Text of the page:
22 May 2021
The Partition Election, 'Northern Ireland' and the Second Dáil
Remembering the Past - 100 years ago
100 years ago this week the election to the new ‘Northern Ireland’ Parliament marked the beginning of the Orange state
In May 1921 the war in Ireland was continuing with ever greater intensity as the British government deployed its military forces against the civilian population in a vain attempt to defeat the IRA. There were military trials and death sentences, ‘official reprisals’ that saw homes and businesses burned out by British forces, and daily deaths in the conflict. At the same time the British government was advancing its plan to impose Partition under the Government of Ireland Act and it was soon to use negotiation as well as coercion to achieve and consolidate this outcome.
Theprinciple of Partition had been introduced by British Prime Minister Asquithinthe House of Commonsin March 1914when heproposed “county option with a time limit” by which any of the nine counties of Ulster might vote out of Home Rule for a period of six years. In May 1916, a few days after the last Easter Rising executions in Kilmainham Jail, Lloyd George, soon to be British Prime Minister, wrote secretly to Unionist leader Edward Carson on the proposed ‘provisional period’ of exclusion of Ulster from Home Rule: “We must make it clear that at the end of the provisional period Ulster does not, whether she wills it or not, merge in the rest of Ireland.”
Unionist leader Edward Carson
Then and subsequently British and Irish Unionists politicians said repeatedly that they would not stand for the “coercion of Ulster”, meaning the inclusion of ‘Ulster’ (however they chose to define it geographically) in Home Rule for Ireland. In reality the coercion that actually existed took two forms:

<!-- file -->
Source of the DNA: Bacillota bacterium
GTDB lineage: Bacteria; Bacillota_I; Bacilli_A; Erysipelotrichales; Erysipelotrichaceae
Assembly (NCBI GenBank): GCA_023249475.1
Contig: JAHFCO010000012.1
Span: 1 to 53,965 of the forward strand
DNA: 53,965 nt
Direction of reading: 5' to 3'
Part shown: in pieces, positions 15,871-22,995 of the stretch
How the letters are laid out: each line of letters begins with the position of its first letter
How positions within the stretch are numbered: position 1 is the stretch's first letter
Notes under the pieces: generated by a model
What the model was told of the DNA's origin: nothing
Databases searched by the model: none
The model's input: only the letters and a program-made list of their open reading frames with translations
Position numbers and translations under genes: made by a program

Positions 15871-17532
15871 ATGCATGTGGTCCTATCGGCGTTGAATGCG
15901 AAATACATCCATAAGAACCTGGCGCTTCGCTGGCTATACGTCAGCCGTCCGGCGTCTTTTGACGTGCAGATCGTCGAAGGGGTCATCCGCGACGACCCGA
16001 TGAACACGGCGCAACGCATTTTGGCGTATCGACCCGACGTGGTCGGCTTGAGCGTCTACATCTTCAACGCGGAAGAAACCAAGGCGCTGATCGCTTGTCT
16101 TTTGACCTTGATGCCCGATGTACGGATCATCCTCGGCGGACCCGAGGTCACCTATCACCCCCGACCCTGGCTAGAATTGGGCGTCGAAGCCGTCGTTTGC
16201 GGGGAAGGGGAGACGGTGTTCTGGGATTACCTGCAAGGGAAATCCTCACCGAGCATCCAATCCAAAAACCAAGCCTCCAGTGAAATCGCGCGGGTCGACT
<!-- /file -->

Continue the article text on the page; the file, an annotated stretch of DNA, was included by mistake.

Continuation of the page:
- The attempted violent suppression of Sinn Féin across most of Ireland by the British government, despite the overwhelming mandate for Irish independence it received in the December 1918 election. This coercion escalated with the armed resistance of the IRA, developing into guerrilla war in late 1919, and terrorist repression led by the Black and Tans and Auxiliaries in 1920 and ’21.
- The sectarian and political pogrom in the North-East against Catholics, nationalists, republicans and any, including trade unionists in Belfast, who opposed Partition. Beginning in July 1920 Unionist mobs, including armed Ulster Volunteer Force (UVF) members, expelled an estimated 10,000 workers from their jobs and drove hundreds of Catholics from their homes and businesses. Between July 1920 and July 1922 nearly 500 people were killed in Belfast alone. 60% of the dead were Catholics, though they made up just 30% of the population.